Black Cock o' Whickham (The)

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X:1 T:Black Cock o' Whickham, The M:2/4 L:1/8 R:Reel S:Bruce & Stokoe - Northumbrian Minstrelsy (1882) Z:AK/Fiddler's Companion K:G Bc|d2 dc|BGGB|d2 dc|B2 Bg|dedc|BGGB|cAFA|c2:| |:dg|bgdg|Bgdg|bgfa|g2 ga|bgdg|BgdB|cAFA|c2 dg| bgdg|Bgdg|bgfa|gfga|bgaf|gedB|cAFA|c2:||

BLACK COCK O' WHICKHAM, THE. English, Reel (cut or 2/4 time). England, Northumberland. G Major. Standard tuning (fiddle). AABB. The tune was contained in the music manuscript collection of John Smith, dated 1752, which unfortunately is now lost. According to Northumbrian piper and researcher Matt Seattle, 19th century Northumbrian folk-music collector John Stokoe copied tune from Smith's ms. in 1887, five years after the publication of his Northumbrian Minstrelsy (1882). The title in Smith's ms. was "Black Cock of Whickham and never ran away." Prof. Samuel Bayard (1981) believes that this tune is a version of "St. Patrick was a Gentleman (2)," or his Pennsylvania-collected version "St. Patrick was Your Patron Saint" (though these tunes are in the minor mode). A couplet called The Black Cock of Whickham (a village in Northumberland) is well-known, and goes:

The Black Cock of Whickham, he never ran away,
But once on the Sunday, and twice every day.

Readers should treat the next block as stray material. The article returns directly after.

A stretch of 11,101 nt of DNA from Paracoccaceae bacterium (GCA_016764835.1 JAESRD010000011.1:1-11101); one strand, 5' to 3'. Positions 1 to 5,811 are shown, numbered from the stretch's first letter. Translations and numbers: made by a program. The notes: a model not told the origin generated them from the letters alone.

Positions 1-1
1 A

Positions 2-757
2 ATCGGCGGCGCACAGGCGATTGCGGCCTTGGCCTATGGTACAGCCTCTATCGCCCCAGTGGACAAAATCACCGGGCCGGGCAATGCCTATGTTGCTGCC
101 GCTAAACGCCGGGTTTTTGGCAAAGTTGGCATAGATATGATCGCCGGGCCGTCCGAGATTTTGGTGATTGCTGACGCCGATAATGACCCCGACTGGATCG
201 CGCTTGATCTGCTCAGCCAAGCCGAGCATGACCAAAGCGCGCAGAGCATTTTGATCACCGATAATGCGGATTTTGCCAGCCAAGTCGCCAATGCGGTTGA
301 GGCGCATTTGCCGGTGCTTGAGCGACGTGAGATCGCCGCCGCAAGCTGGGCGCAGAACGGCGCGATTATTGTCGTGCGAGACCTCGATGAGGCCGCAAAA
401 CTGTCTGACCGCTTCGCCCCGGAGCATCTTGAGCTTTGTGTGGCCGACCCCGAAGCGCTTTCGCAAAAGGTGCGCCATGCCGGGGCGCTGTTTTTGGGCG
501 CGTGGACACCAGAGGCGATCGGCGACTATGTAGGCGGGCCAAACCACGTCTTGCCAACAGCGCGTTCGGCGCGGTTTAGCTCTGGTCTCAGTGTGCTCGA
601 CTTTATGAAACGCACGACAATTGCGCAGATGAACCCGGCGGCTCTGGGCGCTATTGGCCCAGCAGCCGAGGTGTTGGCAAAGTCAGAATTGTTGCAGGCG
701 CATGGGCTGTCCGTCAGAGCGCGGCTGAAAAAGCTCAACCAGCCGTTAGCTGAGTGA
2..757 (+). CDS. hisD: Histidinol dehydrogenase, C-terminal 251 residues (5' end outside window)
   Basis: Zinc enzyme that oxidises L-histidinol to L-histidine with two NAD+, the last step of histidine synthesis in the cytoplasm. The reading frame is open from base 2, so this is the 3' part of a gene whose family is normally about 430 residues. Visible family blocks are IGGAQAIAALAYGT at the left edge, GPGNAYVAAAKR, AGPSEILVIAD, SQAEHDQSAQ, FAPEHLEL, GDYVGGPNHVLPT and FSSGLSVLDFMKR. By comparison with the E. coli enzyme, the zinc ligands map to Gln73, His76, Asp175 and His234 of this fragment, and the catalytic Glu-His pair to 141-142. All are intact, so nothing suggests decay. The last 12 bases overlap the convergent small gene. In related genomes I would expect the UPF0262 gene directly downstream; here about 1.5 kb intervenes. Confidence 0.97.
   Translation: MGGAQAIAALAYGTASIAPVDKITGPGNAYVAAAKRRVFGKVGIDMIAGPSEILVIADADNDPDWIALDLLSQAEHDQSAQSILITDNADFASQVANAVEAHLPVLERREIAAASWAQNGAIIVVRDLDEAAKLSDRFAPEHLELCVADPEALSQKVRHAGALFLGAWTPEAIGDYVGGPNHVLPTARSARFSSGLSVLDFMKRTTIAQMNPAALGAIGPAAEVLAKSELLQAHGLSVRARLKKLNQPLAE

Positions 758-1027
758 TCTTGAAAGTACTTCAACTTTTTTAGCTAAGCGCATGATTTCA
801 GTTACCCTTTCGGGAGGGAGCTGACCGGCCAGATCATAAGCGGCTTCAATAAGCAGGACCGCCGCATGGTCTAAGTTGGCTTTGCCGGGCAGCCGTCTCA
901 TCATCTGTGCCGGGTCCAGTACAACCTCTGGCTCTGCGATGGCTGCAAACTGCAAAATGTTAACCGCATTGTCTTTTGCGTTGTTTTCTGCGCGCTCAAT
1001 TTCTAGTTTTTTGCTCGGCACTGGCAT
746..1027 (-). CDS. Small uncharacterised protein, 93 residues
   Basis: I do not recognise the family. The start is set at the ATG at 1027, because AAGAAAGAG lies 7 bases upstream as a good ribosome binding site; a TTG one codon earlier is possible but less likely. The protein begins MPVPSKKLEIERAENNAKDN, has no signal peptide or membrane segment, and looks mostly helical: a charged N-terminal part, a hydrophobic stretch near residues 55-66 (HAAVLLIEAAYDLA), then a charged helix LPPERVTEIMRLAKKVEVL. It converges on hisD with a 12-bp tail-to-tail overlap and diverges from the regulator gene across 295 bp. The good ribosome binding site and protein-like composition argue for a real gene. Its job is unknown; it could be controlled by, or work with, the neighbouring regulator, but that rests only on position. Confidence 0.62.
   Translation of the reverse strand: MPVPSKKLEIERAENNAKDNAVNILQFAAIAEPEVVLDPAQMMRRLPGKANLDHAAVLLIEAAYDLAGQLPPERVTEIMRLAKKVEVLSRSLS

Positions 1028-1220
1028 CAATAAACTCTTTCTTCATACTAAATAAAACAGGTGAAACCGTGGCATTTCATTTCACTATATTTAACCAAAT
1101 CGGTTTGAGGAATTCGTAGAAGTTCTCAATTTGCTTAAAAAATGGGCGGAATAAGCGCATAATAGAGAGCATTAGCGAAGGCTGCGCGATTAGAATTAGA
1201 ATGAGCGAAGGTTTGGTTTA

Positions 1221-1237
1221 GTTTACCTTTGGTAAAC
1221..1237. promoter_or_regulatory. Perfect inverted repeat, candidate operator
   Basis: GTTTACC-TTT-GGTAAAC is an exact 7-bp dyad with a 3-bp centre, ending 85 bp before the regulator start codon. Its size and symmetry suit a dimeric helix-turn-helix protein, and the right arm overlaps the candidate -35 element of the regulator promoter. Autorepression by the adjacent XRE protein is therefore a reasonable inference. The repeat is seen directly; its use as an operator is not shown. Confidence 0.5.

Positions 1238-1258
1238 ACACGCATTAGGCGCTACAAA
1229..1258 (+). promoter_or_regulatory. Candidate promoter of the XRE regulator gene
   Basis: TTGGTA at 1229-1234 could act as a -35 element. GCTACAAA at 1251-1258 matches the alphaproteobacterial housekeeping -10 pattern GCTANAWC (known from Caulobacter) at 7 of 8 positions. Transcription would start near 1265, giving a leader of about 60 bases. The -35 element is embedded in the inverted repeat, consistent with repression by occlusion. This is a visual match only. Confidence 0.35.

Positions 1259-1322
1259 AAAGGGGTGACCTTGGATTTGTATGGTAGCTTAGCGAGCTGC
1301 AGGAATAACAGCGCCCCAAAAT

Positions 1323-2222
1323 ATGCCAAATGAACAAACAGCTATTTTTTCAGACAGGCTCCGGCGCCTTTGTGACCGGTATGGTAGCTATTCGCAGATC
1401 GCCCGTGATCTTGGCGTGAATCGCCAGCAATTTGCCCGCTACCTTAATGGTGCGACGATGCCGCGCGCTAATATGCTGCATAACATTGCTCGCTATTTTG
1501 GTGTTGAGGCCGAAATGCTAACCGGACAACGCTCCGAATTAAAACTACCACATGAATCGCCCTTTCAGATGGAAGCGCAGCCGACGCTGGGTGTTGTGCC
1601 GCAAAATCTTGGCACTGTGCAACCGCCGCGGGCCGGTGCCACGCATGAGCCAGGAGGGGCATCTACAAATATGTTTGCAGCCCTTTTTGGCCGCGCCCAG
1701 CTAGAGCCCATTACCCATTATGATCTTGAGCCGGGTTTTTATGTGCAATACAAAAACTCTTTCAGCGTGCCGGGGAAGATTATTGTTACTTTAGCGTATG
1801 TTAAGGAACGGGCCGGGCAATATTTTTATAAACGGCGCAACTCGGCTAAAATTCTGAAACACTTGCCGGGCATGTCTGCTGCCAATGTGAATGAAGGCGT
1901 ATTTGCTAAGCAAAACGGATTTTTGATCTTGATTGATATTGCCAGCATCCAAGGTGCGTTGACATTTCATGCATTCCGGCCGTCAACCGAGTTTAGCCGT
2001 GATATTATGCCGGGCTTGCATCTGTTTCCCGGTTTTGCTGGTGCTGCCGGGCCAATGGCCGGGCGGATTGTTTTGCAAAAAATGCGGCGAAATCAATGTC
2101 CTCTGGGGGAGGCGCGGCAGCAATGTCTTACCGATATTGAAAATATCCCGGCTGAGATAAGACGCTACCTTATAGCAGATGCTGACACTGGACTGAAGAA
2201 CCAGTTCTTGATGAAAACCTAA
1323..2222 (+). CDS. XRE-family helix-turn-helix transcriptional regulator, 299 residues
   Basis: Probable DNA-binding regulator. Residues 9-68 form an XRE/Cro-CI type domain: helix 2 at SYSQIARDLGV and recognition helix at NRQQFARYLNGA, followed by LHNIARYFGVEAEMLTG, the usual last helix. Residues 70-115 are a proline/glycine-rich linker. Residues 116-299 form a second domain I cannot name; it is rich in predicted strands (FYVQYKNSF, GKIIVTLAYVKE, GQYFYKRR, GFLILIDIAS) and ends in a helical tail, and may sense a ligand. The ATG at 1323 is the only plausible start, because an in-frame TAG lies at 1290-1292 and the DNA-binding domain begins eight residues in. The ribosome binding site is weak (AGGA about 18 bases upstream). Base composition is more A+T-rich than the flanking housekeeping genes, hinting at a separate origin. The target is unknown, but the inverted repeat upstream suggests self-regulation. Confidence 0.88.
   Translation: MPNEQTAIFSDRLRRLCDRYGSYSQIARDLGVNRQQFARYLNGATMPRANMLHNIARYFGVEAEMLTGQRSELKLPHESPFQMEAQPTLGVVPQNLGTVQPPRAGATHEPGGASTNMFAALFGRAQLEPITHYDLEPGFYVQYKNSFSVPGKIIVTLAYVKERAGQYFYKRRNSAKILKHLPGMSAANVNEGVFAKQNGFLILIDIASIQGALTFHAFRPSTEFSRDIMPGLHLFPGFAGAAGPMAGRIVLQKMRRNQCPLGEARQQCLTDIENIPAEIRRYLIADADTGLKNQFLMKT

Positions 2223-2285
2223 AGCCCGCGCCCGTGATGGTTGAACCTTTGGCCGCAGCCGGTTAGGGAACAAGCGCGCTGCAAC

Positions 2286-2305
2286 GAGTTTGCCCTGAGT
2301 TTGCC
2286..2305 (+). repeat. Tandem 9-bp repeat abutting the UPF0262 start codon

According to John Stokoe (quoted in The Monthly Chronicle of North Country Lore and Legend, vol. 5, p. 5, 1891), the Antiquarian Society of Newcastle began in 1857 to collect ballads and songs from the region, especially those for which they had only titles, or part-lyrics. No song called "The Black Cock of Whickham" was ever discovered. A contributor to the article from Whickham believes the couplet (which he believed was already in local tradition for some 150 years) referred to the cock-fighting around the village, where several cock-pits had been built. There were various local strains of birds bred for the ring, including a famous variety of black cock.

See also the similar "Highlands of Banffshire (The)."

Additional notes

Source for notated version: -

Printed sources : - Bruce & Stokoe (Northumbrian Minstrelsy), 1882; p. 164. Köhlers’ Violin Repository, Book 2, 1881-1885, p. 146.

Recorded sources: -

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